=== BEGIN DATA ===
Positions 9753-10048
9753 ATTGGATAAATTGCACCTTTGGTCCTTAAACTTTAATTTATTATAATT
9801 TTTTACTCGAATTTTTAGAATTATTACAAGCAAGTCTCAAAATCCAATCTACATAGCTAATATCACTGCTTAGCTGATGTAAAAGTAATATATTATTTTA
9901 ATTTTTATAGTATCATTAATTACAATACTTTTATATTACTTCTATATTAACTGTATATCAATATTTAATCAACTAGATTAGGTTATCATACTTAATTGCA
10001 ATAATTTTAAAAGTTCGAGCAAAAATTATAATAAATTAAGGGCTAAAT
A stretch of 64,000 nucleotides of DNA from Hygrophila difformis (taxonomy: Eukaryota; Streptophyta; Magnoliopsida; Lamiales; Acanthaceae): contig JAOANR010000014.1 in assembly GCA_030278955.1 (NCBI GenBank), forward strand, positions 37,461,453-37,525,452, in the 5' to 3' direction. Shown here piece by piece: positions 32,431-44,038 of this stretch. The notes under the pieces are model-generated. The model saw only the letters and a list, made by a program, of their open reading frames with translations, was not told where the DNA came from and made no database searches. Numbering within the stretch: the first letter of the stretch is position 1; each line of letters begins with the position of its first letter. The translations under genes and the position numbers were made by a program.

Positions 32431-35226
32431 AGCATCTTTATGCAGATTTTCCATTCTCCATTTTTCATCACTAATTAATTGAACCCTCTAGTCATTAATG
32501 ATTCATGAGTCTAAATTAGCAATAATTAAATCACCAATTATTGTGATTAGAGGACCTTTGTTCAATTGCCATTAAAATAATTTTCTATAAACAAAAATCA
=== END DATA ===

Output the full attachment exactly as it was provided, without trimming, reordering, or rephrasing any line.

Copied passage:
Positions 9753-10048
9753 ATTGGATAAATTGCACCTTTGGTCCTTAAACTTTAATTTATTATAATT
9801 TTTTACTCGAATTTTTAGAATTATTACAAGCAAGTCTCAAAATCCAATCTACATAGCTAATATCACTGCTTAGCTGATGTAAAAGTAATATATTATTTTA
9901 ATTTTTATAGTATCATTAATTACAATACTTTTATATTACTTCTATATTAACTGTATATCAATATTTAATCAACTAGATTAGGTTATCATACTTAATTGCA
10001 ATAATTTTAAAAGTTCGAGCAAAAATTATAATAAATTAAGGGCTAAAT
A stretch of 64,000 nucleotides of DNA from Hygrophila difformis (taxonomy: Eukaryota; Streptophyta; Magnoliopsida; Lamiales; Acanthaceae): contig JAOANR010000014.1 in assembly GCA_030278955.1 (NCBI GenBank), forward strand, positions 37,461,453-37,525,452, in the 5' to 3' direction. Shown here piece by piece: positions 32,431-44,038 of this stretch. The notes under the pieces are model-generated. The model saw only the letters and a list, made by a program, of their open reading frames with translations, was not told where the DNA came from and made no database searches. Numbering within the stretch: the first letter of the stretch is position 1; each line of letters begins with the position of its first letter. The translations under genes and the position numbers were made by a program.

Positions 32431-35226
32431 AGCATCTTTATGCAGATTTTCCATTCTCCATTTTTCATCACTAATTAATTGAACCCTCTAGTCATTAATG
32501 ATTCATGAGTCTAAATTAGCAATAATTAAATCACCAATTATTGTGATTAGAGGACCTTTGTTCAATTGCCATTAAAATAATTTTCTATAAACAAAAATCA